With a star-studded cast (Gary Oldman! Anthony Hopkins! Winona Ryder! Tom Waits!), lavish costumes, lighting so OTT it might as well spell out “spooky!”, and some of the nattiest haircuts in ‘90s cinema, this version of Dracula feels like an unmissably creepy curiosity rather than an out-and-out horror film. It captures the doomed romanticism of Stoker’s book better than any other adaptation we can think of, and presents the blood-sipping Transylvanian himself as a complex tragic figure rather than a moustache-twirling monster. A welcome addition to the vampire movie compendium, we say.
The Conjuring 2
With a burgeoning host of spin-offs set in the same spooky “cinematic universe”, James Wan has built The Conjuring into nothing less than a franchise, and this, the second main instalment, is a fine distillation of why: it ticks all the horror boxes (creeping dread, jump scares, people getting possessed by evil demonic forces) without copious amounts of gore, swearing or sex. In other words, The Conjuring 2 embodies a new type of mainstream horror movie that practically anyone can watch.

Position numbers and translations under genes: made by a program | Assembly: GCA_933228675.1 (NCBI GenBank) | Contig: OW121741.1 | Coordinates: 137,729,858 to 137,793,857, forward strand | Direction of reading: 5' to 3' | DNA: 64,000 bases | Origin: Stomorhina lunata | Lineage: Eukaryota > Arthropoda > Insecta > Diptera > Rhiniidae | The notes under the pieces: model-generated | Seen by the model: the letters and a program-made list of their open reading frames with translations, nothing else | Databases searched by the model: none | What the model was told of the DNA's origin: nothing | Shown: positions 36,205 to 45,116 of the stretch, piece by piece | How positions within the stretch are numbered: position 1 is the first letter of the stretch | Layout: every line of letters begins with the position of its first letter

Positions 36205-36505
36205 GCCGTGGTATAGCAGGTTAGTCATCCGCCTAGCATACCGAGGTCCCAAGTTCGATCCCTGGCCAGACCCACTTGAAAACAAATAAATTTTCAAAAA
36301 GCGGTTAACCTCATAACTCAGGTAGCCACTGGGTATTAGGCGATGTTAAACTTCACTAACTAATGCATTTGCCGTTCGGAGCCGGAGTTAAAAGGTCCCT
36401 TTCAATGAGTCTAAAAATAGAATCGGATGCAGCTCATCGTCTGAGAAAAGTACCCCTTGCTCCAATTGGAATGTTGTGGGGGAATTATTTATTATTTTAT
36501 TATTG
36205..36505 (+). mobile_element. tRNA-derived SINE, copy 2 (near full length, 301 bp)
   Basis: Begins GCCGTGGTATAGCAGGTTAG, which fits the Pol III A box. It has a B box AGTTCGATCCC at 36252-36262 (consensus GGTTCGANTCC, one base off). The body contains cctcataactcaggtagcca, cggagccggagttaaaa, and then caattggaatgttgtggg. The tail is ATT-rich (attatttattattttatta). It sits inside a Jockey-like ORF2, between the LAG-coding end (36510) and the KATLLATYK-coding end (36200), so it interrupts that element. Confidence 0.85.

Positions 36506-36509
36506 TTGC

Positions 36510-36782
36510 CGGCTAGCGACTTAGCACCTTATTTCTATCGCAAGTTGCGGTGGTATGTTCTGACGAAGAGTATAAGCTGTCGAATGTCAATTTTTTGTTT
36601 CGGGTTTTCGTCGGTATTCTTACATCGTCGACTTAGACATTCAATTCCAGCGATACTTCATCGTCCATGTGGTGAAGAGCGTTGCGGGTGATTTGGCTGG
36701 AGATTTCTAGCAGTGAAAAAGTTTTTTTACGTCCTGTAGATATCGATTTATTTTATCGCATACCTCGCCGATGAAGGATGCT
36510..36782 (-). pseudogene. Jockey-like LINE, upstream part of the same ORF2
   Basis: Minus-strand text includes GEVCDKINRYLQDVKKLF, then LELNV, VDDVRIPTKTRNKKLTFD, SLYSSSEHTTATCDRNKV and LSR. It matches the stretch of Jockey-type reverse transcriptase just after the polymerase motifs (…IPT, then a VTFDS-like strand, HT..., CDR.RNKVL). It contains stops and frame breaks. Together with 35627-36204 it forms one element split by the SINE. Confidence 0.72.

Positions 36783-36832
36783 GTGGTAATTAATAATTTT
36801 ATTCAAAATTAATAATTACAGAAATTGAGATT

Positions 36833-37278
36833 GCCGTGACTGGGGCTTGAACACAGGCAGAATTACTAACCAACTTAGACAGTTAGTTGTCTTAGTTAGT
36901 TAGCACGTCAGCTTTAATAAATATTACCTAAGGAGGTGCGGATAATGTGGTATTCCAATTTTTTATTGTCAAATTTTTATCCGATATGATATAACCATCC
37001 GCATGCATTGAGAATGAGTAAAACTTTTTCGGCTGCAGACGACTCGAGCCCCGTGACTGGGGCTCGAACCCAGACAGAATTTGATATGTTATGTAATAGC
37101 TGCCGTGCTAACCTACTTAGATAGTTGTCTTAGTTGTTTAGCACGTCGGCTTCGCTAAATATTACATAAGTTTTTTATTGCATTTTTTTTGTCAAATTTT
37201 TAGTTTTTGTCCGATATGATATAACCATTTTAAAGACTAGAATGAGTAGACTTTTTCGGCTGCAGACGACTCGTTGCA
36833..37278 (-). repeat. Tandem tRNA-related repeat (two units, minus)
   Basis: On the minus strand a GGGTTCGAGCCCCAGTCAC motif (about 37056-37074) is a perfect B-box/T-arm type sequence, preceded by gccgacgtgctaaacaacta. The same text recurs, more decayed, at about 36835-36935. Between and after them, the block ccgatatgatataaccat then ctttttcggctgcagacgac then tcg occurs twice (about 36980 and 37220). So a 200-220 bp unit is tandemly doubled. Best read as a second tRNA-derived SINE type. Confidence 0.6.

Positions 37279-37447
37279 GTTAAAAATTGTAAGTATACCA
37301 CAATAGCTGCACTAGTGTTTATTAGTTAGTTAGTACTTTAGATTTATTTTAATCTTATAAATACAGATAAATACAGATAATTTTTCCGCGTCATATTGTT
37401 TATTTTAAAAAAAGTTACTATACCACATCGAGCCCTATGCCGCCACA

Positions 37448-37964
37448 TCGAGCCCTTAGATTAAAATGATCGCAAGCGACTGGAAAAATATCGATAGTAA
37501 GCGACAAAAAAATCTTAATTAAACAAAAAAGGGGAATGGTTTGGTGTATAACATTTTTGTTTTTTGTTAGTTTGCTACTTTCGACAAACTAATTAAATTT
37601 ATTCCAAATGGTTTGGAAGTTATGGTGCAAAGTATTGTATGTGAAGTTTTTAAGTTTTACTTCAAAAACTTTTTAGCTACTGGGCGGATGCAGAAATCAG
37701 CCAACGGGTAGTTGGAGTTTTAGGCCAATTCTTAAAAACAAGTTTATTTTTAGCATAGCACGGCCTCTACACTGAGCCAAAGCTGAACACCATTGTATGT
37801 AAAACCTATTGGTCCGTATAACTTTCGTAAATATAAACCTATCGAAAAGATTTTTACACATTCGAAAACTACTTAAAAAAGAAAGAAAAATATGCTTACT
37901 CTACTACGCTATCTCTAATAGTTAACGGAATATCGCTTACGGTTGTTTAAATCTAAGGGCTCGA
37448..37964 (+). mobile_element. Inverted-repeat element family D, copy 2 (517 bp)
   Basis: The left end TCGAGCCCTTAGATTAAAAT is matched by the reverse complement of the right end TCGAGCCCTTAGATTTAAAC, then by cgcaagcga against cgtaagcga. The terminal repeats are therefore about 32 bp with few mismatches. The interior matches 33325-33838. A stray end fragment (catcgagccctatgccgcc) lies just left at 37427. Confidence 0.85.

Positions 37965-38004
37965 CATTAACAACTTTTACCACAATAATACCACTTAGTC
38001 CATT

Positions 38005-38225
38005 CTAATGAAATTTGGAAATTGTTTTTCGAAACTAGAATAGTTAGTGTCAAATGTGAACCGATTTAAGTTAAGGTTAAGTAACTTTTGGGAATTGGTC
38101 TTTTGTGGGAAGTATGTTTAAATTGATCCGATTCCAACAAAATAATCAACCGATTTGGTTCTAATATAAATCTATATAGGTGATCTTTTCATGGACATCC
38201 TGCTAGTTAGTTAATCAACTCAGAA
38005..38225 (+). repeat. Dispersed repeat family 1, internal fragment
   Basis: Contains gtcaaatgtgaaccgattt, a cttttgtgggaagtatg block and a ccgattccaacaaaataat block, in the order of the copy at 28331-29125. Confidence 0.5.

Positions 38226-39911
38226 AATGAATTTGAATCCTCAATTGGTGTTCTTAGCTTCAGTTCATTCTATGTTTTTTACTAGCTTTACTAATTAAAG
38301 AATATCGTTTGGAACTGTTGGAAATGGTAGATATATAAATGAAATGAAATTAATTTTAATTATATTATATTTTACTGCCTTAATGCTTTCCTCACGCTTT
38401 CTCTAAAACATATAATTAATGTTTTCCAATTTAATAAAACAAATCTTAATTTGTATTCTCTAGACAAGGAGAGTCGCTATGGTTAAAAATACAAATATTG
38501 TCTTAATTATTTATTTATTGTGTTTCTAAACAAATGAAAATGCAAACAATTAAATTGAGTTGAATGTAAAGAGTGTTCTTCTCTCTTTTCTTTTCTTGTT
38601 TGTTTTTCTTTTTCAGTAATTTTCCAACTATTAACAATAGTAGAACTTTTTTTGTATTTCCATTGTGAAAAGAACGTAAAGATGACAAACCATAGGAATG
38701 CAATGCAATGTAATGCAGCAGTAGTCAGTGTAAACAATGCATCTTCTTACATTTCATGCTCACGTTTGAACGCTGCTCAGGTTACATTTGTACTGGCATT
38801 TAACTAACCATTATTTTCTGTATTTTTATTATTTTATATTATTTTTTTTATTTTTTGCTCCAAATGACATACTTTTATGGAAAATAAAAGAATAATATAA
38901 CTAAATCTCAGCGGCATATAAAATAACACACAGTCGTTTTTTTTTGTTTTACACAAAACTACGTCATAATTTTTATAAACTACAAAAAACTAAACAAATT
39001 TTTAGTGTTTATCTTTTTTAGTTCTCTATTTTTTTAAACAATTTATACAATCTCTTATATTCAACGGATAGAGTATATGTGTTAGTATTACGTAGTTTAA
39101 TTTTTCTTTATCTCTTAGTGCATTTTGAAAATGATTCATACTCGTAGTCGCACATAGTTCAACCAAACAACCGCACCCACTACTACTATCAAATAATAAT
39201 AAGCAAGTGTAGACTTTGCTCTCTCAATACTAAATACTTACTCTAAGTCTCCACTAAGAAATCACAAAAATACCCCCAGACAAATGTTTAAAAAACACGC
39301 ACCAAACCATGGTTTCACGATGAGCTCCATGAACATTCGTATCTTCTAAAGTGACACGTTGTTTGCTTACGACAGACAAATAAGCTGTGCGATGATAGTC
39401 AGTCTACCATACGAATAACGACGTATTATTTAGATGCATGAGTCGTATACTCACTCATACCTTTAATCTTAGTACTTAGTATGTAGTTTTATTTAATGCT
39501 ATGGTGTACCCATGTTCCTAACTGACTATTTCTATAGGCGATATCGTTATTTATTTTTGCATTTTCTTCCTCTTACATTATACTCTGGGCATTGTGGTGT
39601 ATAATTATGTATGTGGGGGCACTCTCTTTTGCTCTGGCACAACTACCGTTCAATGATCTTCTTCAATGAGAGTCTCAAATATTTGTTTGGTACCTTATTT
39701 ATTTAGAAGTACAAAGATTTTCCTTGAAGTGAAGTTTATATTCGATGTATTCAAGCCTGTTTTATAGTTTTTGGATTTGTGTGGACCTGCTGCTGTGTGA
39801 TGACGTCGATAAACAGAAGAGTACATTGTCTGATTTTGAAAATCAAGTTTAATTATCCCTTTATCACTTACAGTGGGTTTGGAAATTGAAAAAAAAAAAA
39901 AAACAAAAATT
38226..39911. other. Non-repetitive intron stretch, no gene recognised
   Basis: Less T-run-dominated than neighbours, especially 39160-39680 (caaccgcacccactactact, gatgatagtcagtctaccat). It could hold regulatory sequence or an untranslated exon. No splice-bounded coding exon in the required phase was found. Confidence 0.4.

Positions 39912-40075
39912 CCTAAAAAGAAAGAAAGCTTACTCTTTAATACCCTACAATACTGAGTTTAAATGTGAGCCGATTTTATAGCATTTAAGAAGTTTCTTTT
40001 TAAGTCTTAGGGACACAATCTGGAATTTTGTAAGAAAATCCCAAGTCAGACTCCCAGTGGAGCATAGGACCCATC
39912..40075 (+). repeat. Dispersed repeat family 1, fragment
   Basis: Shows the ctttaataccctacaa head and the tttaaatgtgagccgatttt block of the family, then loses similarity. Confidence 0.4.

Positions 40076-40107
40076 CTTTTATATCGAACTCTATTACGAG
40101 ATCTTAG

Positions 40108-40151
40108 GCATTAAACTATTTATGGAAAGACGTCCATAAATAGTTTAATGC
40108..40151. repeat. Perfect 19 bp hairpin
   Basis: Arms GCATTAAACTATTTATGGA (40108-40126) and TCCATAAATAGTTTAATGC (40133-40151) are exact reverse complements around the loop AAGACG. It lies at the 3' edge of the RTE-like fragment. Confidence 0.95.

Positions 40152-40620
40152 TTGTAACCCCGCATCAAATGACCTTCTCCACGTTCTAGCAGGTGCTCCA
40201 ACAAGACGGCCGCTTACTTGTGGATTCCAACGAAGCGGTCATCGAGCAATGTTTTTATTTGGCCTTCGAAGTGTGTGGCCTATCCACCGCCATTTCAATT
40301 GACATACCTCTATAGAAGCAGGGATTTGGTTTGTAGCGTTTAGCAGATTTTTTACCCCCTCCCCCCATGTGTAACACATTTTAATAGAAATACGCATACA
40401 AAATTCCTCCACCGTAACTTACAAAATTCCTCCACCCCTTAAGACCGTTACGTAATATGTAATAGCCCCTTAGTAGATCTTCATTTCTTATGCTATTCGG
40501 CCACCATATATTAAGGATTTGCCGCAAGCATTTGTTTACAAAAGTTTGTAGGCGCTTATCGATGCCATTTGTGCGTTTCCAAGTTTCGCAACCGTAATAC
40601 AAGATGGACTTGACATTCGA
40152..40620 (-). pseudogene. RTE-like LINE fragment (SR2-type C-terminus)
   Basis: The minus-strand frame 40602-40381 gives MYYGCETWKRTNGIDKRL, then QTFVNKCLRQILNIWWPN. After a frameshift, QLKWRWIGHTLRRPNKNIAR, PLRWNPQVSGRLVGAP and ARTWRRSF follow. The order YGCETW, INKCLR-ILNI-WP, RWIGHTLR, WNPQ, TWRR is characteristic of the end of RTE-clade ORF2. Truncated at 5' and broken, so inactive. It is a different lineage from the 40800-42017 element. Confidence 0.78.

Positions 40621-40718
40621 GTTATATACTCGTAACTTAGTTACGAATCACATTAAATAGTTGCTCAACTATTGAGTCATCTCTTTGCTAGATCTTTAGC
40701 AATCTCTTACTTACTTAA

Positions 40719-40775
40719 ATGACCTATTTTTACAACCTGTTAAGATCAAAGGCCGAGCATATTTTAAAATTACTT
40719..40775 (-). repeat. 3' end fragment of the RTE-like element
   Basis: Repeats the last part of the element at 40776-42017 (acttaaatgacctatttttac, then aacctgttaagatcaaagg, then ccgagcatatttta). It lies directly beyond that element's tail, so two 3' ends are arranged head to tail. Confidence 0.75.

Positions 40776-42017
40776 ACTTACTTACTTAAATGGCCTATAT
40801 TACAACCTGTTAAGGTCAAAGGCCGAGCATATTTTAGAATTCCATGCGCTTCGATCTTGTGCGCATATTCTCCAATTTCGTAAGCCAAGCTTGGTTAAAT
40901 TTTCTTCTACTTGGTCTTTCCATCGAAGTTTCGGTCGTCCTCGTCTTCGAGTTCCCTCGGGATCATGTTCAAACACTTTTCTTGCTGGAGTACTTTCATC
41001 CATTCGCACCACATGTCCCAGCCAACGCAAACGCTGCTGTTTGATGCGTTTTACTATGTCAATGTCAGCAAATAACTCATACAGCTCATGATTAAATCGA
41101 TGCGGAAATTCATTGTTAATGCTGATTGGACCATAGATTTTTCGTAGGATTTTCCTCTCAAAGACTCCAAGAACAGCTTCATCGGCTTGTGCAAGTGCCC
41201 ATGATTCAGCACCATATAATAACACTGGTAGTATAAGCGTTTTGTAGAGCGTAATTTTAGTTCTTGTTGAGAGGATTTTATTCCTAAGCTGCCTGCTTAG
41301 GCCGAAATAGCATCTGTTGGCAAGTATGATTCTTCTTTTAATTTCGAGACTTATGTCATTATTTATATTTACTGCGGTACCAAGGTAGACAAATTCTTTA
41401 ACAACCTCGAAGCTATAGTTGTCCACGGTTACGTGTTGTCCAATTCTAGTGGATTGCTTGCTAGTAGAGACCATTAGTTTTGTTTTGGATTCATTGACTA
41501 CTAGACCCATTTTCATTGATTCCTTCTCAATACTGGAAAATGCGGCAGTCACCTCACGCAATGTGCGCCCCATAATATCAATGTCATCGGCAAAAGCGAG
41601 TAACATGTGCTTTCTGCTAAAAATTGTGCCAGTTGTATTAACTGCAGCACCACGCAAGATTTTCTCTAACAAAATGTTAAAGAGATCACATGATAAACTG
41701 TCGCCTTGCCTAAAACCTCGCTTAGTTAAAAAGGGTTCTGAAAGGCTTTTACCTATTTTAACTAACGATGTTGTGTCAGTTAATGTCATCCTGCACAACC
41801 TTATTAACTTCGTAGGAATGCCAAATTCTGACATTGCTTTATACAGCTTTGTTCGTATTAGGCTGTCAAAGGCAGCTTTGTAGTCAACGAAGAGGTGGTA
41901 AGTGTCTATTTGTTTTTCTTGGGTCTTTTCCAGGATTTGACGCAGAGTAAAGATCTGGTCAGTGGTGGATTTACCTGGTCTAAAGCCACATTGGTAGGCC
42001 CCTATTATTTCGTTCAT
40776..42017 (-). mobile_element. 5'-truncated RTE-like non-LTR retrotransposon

Being accessible doesn’t mean being great, of course, and compared to masterful horror movies like The Shining or understated, thought-provoking ones like Let the Right One In, Wan’s brand of popcorn-friendly chiller – in which Patrick Wilson and Vera Farmiga’s real life-inspired 1970s ghost busters Ed and Lorraine Warren travel to London to deal with the real life-inspired Enfield poltergeist – feels somewhat shallow and hackneyed, with more than its fair share of dodgy Lahndan accents. But it’s hard to deny that it’s well-paced and well-served with creepy vibes.
Let the Right One in
A young girl – or is she? – befriends a bullied boy in this inventive Swedish vampire film. It turns the genre on its head, the vampire haunting a snowy housing estate merely providing a backdrop (albeit one with bloodsucking and murder) against which the children’s relationship plays out.